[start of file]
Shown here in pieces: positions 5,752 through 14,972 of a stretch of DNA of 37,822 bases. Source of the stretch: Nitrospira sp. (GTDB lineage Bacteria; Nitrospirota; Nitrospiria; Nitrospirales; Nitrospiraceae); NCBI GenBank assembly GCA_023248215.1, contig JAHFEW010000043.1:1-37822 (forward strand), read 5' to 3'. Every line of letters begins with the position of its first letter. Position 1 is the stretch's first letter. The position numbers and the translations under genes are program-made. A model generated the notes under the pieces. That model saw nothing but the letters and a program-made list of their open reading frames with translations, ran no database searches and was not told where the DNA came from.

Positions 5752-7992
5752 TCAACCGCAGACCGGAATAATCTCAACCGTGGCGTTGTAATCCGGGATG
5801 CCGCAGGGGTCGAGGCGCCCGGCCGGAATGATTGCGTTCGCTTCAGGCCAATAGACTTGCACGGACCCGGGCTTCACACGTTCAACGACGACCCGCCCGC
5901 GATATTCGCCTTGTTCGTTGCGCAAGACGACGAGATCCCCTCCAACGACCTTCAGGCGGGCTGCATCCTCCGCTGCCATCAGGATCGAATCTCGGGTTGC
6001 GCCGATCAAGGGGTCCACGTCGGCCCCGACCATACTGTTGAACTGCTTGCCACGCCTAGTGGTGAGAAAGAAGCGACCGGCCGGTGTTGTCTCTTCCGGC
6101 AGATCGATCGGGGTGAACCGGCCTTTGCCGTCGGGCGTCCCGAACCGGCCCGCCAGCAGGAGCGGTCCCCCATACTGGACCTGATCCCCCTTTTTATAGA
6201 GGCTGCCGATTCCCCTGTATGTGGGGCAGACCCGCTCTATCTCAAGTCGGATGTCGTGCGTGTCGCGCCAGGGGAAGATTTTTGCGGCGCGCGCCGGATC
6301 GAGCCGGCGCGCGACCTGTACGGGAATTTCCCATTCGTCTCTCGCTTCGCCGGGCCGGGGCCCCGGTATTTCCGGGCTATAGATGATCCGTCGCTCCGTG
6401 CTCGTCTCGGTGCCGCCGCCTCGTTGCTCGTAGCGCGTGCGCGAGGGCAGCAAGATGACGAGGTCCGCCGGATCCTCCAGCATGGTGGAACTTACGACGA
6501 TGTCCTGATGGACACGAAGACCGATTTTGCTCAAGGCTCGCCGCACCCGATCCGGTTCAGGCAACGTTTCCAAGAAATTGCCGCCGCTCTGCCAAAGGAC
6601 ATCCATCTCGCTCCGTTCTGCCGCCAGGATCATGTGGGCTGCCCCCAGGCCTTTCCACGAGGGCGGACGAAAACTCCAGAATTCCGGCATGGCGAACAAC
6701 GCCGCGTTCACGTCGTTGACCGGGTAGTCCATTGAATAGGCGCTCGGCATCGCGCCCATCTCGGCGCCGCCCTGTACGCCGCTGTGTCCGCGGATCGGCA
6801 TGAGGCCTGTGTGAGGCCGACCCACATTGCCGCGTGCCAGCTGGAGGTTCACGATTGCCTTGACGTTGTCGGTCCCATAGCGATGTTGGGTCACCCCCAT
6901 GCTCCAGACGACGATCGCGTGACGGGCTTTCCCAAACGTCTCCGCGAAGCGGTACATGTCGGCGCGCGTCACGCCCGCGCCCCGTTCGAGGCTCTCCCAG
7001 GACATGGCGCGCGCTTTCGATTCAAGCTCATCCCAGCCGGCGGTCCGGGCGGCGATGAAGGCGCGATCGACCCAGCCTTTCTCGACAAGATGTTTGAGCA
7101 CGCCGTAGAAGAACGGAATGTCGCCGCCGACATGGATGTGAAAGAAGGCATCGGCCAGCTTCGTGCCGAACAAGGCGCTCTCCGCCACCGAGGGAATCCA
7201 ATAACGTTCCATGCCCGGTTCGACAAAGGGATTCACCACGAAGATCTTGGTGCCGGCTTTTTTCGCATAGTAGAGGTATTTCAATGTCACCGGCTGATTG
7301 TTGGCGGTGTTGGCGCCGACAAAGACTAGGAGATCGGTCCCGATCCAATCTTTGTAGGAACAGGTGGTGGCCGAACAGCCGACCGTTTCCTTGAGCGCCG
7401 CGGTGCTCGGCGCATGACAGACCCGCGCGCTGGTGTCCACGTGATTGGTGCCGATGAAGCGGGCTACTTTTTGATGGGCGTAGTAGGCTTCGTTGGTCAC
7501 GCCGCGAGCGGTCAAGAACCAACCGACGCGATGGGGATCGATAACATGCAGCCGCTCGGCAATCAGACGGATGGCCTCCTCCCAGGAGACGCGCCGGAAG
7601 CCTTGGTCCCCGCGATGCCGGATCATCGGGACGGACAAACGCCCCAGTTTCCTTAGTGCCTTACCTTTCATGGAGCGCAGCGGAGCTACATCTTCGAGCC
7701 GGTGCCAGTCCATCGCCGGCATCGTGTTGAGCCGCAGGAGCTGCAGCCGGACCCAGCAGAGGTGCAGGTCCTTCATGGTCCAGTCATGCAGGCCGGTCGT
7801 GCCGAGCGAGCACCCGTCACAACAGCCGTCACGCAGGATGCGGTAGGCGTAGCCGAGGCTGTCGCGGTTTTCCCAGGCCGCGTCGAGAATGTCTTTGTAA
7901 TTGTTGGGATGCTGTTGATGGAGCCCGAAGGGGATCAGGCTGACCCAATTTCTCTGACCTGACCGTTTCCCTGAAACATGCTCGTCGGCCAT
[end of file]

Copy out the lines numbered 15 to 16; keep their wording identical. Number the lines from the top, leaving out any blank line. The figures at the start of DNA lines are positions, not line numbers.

6901 GCTCCAGACGACGATCGCGTGACGGGCTTTCCCAAACGTCTCCGCGAAGCGGTACATGTCGGCGCGCGTCACGCCCGCGCCCCGTTCGAGGCTCTCCCAG
7001 GACATGGCGCGCGCTTTCGATTCAAGCTCATCCCAGCCGGCGGTCCGGGCGGCGATGAAGGCGCGATCGACCCAGCCTTTCTCGACAAGATGTTTGAGCA